Client: De Watergroep, Belgium
EJWP2: June -September 2021
As part of their cooperation with De Watergroep in Belgium, EJWP 2 Participants last week presented their results on the project, Potable Reuse: The New Drinking Water Infrastructure. The presentation and discussion took place at the Delfland water regulation organization in the Netherlands. This meeting was part of the EJWP2 Training Week from 13 – 17 September.
The project is based on the situation that the water sector faces numerous challenges to drinking water quantity and quality, which impacts the sustainable distribution of adequate drinking water service to households. Challenges examined in the project were interlinked with issues including climate change, topography and increasing populations.
The project topic was addressed through the following:
– Using examples from around the world to support learning and solutions
– Highlighting relevant European legislations to better explore possible solutions
– Examining the social acceptance of water reuse
– Brainstorming some potential solutions for a selected are in Flanders, Belgium
Three countries were evaluated on levels of social acceptance for water reuse: Belgium, France and Germany. The Belgian respondents are globally keener (75%) to trust reuse than the French (60%) – and Germany was at 70% of trusting respondents for indirect reuse. It was also noted that all three countries preferred indirect reuse. In general, the Belgians were indicated as being more receptive to official/governmental communications than the French. However, in both countries, a key component is to give technical information about the water treatment to the consumers. German respondents seem almost equally receptive to all conditions listed, and appeared the most receptive to political engagement and try-out at local scale.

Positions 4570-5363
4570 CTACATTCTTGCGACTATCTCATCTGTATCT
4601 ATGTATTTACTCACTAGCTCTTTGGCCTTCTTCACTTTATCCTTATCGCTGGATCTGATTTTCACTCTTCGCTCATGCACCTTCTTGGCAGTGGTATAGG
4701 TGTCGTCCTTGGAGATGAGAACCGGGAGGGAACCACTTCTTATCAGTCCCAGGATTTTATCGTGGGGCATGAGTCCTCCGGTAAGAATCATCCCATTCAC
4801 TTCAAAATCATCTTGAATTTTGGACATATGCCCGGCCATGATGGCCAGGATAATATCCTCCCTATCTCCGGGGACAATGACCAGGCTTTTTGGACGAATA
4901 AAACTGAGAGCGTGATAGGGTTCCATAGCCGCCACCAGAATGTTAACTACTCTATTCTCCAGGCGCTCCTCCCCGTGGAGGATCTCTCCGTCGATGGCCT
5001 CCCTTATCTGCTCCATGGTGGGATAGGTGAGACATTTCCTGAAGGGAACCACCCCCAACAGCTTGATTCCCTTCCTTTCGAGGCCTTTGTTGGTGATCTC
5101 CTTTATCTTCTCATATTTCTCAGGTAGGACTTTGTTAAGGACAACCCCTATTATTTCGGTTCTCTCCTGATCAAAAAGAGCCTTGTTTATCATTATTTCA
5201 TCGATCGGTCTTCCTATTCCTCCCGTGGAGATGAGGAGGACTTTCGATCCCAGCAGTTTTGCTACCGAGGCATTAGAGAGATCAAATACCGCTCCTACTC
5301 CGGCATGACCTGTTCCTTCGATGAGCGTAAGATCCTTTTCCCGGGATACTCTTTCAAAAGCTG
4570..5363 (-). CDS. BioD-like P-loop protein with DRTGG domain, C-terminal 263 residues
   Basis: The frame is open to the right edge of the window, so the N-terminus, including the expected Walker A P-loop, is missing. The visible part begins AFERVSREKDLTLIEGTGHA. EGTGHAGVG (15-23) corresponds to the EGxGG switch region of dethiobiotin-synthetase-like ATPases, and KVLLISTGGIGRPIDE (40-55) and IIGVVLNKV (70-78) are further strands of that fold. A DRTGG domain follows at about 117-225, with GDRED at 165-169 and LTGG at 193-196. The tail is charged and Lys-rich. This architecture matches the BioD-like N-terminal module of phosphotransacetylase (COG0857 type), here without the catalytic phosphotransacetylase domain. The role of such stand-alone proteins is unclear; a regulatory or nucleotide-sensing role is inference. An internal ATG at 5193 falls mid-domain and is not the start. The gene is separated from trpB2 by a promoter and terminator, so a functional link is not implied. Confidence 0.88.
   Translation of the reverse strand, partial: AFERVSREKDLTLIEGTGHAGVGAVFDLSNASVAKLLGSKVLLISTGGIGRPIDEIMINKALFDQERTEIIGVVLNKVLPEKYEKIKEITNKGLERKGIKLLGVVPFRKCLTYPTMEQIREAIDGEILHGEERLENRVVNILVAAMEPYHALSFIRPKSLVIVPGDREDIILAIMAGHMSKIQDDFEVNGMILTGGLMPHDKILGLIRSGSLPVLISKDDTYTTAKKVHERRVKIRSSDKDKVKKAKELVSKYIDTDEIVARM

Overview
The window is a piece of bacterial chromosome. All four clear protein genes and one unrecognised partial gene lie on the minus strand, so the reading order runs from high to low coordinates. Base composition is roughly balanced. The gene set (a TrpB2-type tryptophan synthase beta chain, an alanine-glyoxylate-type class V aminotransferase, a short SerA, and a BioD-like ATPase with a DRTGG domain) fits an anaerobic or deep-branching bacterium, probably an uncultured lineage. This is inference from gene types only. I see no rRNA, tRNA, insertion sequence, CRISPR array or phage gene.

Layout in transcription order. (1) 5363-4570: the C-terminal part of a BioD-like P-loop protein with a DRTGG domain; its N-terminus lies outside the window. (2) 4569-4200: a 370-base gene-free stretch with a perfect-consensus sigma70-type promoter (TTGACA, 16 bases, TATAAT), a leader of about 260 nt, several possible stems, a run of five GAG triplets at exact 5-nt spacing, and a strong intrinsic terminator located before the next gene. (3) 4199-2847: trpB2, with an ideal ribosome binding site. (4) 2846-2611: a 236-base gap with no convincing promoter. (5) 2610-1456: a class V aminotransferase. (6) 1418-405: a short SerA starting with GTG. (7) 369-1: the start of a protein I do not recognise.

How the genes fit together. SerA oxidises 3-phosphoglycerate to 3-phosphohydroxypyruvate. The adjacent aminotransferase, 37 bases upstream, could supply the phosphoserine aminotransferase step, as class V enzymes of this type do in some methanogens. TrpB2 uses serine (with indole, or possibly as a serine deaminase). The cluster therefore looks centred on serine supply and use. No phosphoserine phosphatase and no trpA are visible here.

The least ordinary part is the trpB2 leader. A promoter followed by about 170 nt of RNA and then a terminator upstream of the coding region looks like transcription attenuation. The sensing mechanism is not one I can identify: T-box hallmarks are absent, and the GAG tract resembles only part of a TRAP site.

Brainstorm session on ideal water infrastructure
EJWP2 Participants organized a brainstorm session on the ideal drinking water infrastructure with staff members of De Watergroep to further support conclusions of the project. Multiple solutions and ideas around the ideal water infrastructure were compiled to tackle future challenges, while noting that a holistic approach is needed for sustainable systems.
Infrastructure topics and ideas discussed in the brainstorming included:
· Opportunities: lower energy in infrastructure; innovations in reuse; “smart hydraulic networks with water from central and local sources; increased pump efficiencies, monitoring of water quality from various sources
· Threats: high costs of monitoring in decentralized systems; methods of maintenance; imbalances in supply & demand; questions on governance of water sources and use; storage limitations
· Solutions: storage tanks in cities; collective supply systems & water wells; hybrid systems; cost-effective methods in place; rainwater & reuse; new crops from wastewater; reduced water use; irrigation innovations
· Consequences: lower-cost production; energy from wastewater; new demand for water; more available water resources / less clients for water companies
“This project has advantages not only to parties involved – EJWP2 participants and De Watergroep – but also to society. Carrying out research on all aspects of this project was an informative process pointing to the need for innovation and inclusive thinking in the European water sector,” said Rasha Hassan, EJWP2 Participant from Spain.
In conclusions of the project results discussions, the importance was noted of an inclusive approach to adapting sustainable drinking water services. Such systems taking social, technical and natural elements into account can help enable the water sector to move forward on more practical solutions that contribute significantly to a water-smart society, and to realizing objectives of the EU Green Deal.
EJWP2 and De Watergroep will look into the possibility to share the knowledge of the project to a broader audience, so stay in tuned for more!